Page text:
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Lessons Learned on a High Desert Mesa

There I was, on top of the mesa at sunset relishing the incredible views of the painted desert walls opposite our position on the Rim Vista trail near our camp on the Chama River. On the way back down the trail, each time I looked up to catch the view, it was more spectacular than just a few minutes previous. As we descended, the pinks and oranges deepened as the sun set on the opposite horizon. When we were about one third the way down, my hiking companions and I stopped for a water break and we shared our impressions of the views, the trail and the completely foreign (to me) vegetation. We tucked our bottles back into our packs to keep going, so we’d make it back to the car just before eight to ensure we’d be back to camp for a late dinner prepared by our campmates.

I took one step and the gravel gave out from under me, my left knee went one way and the left ankle went the other. The rest of the hike was now a completely different endeavor.

My mind began racing - how would we manage? Are mountain lions nocturnal? Is this a broken bone? What’s gonna happen next? How will I get out of this fix? What does this mean for the rest of our trip? Immediately, I began to breathe deeply and soothe my worrisome thoughts with a little mantra - it’s ok, you’re ok. Over and over - it’s ok you’re ok it’s ok you’re ok it’s ok, you’re ok. And that’s how I got down the mountain, along with so much support from my companions.

First there was a hunt for a suitable walking stick, which appeared within five minutes, because New Mexico is the land of enchantment. According to my New Mexico friend, that means that in New Mexico, things that are needed appear - just like in Harry Potter’s The Room of Requirement. In keeping with that theme, my stepson also had an ace bandage and ibuprofen in his pack, so I received excellent trailside first aid.

Ultimately, five days later when we were back in town, I went to a local Urgent Care facility and received a boot, crutches and excellent compassionate care.

And what did I learn from all this? I’m so glad you asked!

  1. Procure a pair of top quality ankle-high hiking boots because I have skinny ankles and it’s kind of a miracle that this is the first time this has happened to me!

  2. Put a pair of hiking sticks in my car and in the RV. I never want to go hiking without them again and I’m tired of always remembering that when I get to the trailhead!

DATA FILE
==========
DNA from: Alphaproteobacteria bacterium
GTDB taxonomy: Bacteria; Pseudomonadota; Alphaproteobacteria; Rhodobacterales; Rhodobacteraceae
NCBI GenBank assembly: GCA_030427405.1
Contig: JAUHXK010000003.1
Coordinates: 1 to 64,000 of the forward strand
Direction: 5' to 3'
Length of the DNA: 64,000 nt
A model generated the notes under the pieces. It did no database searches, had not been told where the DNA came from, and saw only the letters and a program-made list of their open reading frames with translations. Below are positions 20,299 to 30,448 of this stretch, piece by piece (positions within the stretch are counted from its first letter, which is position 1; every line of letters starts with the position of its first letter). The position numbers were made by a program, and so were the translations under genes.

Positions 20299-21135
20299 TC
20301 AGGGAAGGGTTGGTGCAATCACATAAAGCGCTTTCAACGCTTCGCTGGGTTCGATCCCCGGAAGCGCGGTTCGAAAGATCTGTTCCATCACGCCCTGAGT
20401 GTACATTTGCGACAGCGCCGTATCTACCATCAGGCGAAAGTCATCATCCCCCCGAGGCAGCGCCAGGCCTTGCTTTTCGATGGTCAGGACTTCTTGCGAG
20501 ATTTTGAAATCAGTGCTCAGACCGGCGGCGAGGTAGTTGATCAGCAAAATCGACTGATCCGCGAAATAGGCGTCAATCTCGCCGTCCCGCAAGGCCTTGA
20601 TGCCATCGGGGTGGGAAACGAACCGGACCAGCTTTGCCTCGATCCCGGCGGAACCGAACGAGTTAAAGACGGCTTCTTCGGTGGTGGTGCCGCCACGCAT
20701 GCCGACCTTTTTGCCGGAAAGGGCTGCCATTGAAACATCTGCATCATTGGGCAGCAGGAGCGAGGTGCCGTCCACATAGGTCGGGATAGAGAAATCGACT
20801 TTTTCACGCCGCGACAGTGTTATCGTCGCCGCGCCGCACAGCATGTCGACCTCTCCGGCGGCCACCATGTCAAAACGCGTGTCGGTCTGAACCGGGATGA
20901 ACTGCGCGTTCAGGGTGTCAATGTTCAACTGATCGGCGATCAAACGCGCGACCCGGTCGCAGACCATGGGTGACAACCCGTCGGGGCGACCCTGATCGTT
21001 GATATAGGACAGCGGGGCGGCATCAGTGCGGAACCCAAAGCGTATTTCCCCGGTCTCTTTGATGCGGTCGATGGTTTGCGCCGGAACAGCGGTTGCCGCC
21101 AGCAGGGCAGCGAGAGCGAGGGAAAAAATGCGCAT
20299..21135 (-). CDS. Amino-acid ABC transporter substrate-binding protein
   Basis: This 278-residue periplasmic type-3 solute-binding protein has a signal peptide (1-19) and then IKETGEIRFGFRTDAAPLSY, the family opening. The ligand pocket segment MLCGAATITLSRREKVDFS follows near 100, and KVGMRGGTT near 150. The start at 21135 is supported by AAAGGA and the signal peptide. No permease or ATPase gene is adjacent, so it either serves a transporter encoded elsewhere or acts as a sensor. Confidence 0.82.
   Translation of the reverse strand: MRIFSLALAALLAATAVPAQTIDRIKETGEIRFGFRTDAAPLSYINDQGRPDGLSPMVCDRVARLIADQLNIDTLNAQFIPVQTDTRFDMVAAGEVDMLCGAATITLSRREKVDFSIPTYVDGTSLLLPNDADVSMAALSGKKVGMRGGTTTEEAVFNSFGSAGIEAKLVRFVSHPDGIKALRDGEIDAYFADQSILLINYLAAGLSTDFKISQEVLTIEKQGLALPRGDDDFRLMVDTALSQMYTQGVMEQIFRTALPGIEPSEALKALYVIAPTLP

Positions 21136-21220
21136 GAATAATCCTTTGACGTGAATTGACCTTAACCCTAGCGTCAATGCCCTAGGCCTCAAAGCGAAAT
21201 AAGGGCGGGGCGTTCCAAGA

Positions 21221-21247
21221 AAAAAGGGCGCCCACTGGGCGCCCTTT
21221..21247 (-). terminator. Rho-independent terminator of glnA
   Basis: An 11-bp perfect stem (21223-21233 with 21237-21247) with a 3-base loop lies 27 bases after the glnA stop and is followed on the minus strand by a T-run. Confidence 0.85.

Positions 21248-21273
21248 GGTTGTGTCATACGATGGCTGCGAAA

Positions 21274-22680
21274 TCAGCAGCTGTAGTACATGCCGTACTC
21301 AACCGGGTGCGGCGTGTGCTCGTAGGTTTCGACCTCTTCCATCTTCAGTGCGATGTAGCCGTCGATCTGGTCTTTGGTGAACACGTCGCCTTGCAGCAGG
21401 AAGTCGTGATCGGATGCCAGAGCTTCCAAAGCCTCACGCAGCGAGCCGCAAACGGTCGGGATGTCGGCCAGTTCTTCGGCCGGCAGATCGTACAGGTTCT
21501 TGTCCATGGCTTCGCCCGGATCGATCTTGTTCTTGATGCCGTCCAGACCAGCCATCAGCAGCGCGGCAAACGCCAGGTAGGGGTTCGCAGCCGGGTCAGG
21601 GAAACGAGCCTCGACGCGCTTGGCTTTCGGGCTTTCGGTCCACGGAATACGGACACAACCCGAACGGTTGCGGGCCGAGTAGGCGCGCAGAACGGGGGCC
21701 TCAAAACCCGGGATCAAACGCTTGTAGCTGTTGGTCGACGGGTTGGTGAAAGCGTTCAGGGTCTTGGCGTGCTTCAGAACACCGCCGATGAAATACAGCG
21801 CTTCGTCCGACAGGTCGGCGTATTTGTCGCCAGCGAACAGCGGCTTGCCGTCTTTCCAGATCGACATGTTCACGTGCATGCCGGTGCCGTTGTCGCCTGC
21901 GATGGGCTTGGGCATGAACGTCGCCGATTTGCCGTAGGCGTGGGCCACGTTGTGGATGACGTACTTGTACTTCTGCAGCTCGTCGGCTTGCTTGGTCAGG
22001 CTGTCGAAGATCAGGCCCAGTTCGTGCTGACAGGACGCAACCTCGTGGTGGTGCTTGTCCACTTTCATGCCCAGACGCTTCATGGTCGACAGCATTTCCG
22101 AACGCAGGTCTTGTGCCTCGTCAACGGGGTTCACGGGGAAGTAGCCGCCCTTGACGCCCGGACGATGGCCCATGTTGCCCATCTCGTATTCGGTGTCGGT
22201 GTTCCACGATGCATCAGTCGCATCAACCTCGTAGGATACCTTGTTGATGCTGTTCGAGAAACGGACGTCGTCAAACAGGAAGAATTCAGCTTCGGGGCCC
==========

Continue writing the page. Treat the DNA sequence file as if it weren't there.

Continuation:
3. Put together my own hiking First Aid kit for my pack. It was pitch dark by the time we got back to the trail head, but fortunately my stepson was prepared for everything not going according to plan which included a headlamp. Seriously, how often does anything actually go according to plan?!

  4. Maybe most importantly and most applicable to everyday life, my stepson shared that in the survival course he’d just completed, the instructor said the MOST important action to take when you get lost or injured on the trail is to pause and take 10 to 30 minutes to breathe and calm down. Most folks find themselves in increasingly worse scenarios if they rush to action.

I found this last lesson fascinating. At Perfect Avocado, we are always always preaching and teaching the virtues of slowing things down and not letting the amygdala take over. Our amygdala treats every negative issue as though it’s a life of death situation - traffic jam, shitty service, long lines, a nasty comment - no matter. It’s a true practice to take a breath, put things in perspective, and move on. We need that amygdala to warn us off danger, but only for a second. Like, how long do you need to hold your hand on a hot burner to get the message?

But apparently, even in an actual LIFE OR DEATH situation, the first thing to do is slow down, breathe, and take stock to figure out your next best move. Please take note, this is advice not from a yoga guru, or a meditation instructor or even a new age Instagram influencer, but an actual bona fide military level survival instructor. This woman teaches survival skills to soldiers and backcountry guides, and has competed and won on at least one Survivor type reality show.

As Trevor Noah might say, if you didn’t know, now you know. Take a breath for crying out loud!

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